The high seismic risk level in Central Asia is not only dependent the high level of seismic hazard, but is also depends open the vulnerability of the buildings. A workshop held in Almaty (Kazakstan) on October 1996 [Khalturin and Tucker, 1997] on the “Strategies for urban earthquake risk management for the Central Asian Republics” pointed out that the seismic resistance of Soviet-era buildings was significantly lower than was officially proclaimed. Analyszing the devastating effects of the 1988 Armenian and 1995 Sakhalin earthquakes, the authors observed that “Millions of people in Central Asia live in the same types of buildings as those collapsed in Armenia and Sakhalin. If an earthquake of the same size occurs near one of the Central Asian capitals, the tragedies of Leninakan, Spitak, and Neftigorsk will be repeated on a much bigger scale, unless urgent measures are taken”.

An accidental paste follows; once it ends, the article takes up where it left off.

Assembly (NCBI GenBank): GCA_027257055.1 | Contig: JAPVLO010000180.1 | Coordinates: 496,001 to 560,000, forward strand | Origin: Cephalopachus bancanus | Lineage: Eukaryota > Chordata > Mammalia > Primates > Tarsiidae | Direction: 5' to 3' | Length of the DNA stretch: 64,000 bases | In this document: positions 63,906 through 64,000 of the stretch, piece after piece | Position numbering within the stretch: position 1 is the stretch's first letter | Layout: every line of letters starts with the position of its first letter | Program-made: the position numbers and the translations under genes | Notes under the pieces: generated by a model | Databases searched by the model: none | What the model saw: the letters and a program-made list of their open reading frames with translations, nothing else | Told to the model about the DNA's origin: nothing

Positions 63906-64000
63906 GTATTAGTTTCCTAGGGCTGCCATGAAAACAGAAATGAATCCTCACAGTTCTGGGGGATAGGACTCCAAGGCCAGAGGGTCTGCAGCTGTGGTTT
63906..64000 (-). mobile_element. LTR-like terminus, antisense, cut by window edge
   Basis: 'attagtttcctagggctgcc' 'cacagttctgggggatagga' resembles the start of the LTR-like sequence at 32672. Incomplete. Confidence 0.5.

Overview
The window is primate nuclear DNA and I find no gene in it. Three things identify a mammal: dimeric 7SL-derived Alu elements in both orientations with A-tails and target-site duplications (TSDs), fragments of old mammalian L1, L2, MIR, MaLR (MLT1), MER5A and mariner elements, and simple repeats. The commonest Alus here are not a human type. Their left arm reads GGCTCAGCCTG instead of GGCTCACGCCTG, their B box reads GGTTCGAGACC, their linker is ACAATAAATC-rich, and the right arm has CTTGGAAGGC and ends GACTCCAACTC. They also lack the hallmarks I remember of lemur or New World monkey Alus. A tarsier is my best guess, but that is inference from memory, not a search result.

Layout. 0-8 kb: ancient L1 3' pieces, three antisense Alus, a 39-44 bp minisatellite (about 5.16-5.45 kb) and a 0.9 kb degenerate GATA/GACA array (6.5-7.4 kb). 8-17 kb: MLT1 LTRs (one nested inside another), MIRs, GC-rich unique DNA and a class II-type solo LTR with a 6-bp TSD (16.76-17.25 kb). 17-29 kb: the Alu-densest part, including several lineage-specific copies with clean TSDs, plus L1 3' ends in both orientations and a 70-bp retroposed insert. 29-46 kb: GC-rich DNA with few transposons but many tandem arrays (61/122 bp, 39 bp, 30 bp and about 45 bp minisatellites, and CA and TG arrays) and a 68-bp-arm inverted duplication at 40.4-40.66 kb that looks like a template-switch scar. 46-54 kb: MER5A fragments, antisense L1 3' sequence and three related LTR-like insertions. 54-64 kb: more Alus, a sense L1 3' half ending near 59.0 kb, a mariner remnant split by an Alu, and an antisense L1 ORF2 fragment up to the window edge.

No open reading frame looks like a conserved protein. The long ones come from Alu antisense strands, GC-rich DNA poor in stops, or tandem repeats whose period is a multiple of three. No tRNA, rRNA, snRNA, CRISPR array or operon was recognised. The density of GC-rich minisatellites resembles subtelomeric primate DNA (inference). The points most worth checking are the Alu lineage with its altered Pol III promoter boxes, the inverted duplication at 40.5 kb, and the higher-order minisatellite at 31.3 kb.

Therefore, vulnerability data sets of different countries will be first harmonised, attempting a uniform re-classification of the building stock in terms of the EMS98 scale.
During the project, the possibility of developing a harmonized vulnerability classification scheme for Central Asia will be evaluated.
In order to provide an efficient approach that allows seismic risk monitoring, and considering the rapid growth of the main Central Asian urban areas, the use of remote sensing data and other imaging sources will be tested and applied. Such activities fully comply with the aim of the GEM Inventory Data Capture Tools (GEM-IDCT). A first test is ongoing in Bishkek and a new data acquisition campaign is planned for spring-summer 2011 in Dushanbe (Tajikistan).
GFZ coordinates this task.